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Brier Dudley's blog

Brier Dudley offers a critical look at technology and business issues affecting the Northwest.

September 27, 2012 at 12:30 PM

Want balanced news? UW prof’s Chrome tool tries to help

If you’d like help balancing your news diet, there’s a new tool available from a University of Washington professor.

The “Balancer” is a free plug-in for the Chrome browser that monitors the news sites you visit and shows whether your consumption is tilting right or left — with blue or red indicators, of course. Then it suggests news sites that could balance your intake.

On the browser, the plug-in shows up as an icon of a stick figure on a tightrope, with red and blue blocks on each end of a stick. Clicking on the little icon calls up your balance rating during the current week and since it began monitoring things.

Sean Munson, assistant professor of human centered design and engineering, developed the tool at the University of Michigan where he received his doctorate. It’s now available broadly, in time for the election season.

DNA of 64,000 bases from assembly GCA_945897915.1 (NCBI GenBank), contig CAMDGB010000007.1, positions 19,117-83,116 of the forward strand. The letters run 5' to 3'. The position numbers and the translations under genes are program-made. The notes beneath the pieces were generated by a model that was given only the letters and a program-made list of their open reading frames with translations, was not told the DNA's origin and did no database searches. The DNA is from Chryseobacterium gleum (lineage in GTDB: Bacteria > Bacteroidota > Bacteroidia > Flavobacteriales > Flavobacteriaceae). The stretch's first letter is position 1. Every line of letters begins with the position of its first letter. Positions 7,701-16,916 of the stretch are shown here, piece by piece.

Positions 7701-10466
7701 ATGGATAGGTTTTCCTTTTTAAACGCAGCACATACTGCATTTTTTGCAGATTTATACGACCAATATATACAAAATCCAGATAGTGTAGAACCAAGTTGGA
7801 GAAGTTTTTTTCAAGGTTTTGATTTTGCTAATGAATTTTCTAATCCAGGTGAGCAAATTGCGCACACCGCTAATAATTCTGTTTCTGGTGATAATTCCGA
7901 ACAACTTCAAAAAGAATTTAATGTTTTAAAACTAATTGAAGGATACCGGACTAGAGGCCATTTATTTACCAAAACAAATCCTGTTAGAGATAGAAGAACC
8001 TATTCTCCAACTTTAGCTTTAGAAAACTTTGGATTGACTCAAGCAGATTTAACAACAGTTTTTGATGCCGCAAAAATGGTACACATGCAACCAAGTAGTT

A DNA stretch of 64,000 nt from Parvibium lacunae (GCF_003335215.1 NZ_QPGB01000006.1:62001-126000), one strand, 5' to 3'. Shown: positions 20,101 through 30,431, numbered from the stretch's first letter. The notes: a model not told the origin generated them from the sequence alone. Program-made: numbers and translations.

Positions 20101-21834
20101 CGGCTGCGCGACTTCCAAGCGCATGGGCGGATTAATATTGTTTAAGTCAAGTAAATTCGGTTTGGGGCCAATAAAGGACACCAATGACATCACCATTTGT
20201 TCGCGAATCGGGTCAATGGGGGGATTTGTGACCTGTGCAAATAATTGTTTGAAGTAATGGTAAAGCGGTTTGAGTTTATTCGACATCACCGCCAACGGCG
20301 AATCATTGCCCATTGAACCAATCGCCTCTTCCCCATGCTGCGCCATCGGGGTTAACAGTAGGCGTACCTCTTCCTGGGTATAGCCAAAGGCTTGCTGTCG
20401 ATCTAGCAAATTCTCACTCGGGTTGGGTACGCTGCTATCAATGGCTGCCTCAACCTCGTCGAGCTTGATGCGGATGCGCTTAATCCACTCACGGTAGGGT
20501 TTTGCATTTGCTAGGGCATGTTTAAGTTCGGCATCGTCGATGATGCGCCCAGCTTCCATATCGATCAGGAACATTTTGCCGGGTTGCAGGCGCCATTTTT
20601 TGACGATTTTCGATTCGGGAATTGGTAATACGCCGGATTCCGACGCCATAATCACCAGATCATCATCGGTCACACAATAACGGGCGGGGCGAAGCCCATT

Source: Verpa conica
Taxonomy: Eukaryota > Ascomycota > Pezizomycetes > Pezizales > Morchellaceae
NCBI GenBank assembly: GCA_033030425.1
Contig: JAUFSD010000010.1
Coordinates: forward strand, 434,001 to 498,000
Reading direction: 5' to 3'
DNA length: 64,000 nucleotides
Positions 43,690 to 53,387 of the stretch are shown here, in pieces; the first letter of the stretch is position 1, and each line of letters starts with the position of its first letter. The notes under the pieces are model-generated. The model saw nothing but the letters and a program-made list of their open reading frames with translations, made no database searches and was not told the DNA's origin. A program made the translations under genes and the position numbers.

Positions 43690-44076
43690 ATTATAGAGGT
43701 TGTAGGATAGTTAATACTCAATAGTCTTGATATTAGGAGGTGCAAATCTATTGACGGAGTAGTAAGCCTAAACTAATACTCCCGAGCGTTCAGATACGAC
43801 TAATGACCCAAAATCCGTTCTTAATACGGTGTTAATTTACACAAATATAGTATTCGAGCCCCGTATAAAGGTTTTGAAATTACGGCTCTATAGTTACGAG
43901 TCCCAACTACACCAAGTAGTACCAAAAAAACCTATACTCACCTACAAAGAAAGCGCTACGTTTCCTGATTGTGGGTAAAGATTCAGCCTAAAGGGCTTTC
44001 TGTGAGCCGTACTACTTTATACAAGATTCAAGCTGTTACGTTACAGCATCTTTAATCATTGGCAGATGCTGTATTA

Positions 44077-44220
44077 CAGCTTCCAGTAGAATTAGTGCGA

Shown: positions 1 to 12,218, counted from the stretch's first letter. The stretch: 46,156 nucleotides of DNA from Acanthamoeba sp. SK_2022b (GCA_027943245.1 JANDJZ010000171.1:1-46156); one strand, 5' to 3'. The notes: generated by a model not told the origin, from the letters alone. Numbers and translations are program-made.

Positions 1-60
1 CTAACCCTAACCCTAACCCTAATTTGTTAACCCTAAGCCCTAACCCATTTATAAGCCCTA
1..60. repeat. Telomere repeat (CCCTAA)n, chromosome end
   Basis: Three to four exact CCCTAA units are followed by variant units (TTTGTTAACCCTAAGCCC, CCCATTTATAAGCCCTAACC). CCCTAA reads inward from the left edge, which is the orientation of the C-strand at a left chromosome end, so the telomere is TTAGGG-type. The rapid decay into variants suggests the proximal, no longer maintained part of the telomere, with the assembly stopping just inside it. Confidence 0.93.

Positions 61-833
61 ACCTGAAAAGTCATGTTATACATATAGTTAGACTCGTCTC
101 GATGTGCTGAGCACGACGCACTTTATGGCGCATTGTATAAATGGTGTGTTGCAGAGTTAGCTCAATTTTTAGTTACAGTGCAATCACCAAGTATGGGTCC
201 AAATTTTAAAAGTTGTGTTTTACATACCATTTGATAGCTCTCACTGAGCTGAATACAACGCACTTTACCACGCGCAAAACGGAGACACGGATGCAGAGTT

Balancer classifies more than 10,000 news sites on a spectrum ranging from far left to far right based on “results of previous studies and existing media-bias indices,” a UW release said.

“I was a bit surprised when I was testing out the tool to learn just how slanted my own reading behavior was,” Munson said in the release. “Even self-discovery is a valuable outcome, just being aware of your own behavior. If you do agree that you should be reading the other side, or at least aware of the dialogue in each camp, you can use it as a goal: Can I be more balanced this week than I was last week?”

I’d treat the tool as skeptically as the online news sites you’re visiting. But it’s kind of fun to see what it displays.

It might nudge people who stick to one side of the aisle — although I wonder if they’d trust the tool and follow its suggestions for alternative sites.

I wish the Balancer would also show in real-time how it classifies a particular site, in addition to showing the balance of one’s overall news diet.

The plug-in is free but the site asks you to fill out two pages of surveys before the installation begins. I declined to provide my political views and skipped the questions about my character.

My installation hasn’t had time to analyze much of my reading, but here’s how it showed up after I went to obvious targets such as Fox News, CNN, Drudge Report and Huffington Post. The Balancer appears in the upper right corner of these screenshots; click for a closer look.

It’s apparently not analyzing the balance of news being consumed at that particular moment:

balance7.jpg

I started the test at Fox News, which led to this reading:

balance3.jpg

balance4.jpg

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